So at that time, we decided to go actively into this market to complement our standard portfolio and traditional portfolio with the renewable generation part. Since that time, we have developed massively our portfolio.
See Tho: From what I understand, your renewables businesses make up about half of your total revenue. When did Siemens begin to include ESG considerations in the corporate strategy? When was the time when your company started thinking about ESG risks, opportunities, and how they fit into the strategy? Could you share what was the process like internally?
Bueker: We see a very important element of our activities is to develop societies towards a more sustainable, affordable, and robust energy system. So with that, it was always part of our DNA.
When it became part of the strategy was when we understood that the investors space, both on the equity and on the debt side, is very much expecting us to embed ESG into our strategy.
See Tho: When did that begin, that demand from investors?
Bueker: I couldn't point to a particular date on the calendar, but it definitely started, seven, eight years ago in the Paris agreement, which was actually the starting point of many, many initiatives both on the industrial side as well as on the capital side.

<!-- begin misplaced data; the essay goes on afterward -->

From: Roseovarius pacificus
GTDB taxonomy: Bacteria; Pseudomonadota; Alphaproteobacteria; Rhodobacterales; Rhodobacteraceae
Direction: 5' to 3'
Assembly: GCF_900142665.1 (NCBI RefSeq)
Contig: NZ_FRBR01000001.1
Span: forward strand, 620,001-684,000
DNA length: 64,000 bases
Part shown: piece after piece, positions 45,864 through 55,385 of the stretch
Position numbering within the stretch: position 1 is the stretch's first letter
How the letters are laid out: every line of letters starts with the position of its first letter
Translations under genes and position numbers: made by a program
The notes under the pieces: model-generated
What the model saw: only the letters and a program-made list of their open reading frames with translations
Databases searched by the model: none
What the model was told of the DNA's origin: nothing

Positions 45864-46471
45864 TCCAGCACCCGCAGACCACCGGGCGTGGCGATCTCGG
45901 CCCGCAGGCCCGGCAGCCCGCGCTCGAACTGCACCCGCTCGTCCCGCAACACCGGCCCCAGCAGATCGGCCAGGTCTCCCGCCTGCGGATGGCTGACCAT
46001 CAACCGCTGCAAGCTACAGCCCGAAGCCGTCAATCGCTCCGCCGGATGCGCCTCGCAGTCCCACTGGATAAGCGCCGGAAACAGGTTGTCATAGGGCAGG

See Tho: Could you share what are the environmental, social, and governance metrics that you're looking at internally?
Bueker: Well, I would start again with the fact that the ESG criteria has become an important part of our strategy and of our business development going forward.
And ESG means we are talking about diversity, gender diversity. We talk about climate targets, about decarbonisation of our own electricity consumption of our own product portfolio. But also on the side of the governance and of the health and wellbeing of our people. So zero tolerance to injuries, zero harm to our people are important elements as well.
So I'm saying all these because this reflects in all parts of our company now. It is part of the management remuneration system. It is part of our targets. It is part of our reporting to the external world and to the capital markets and to our stakeholders. So it goes all over the place.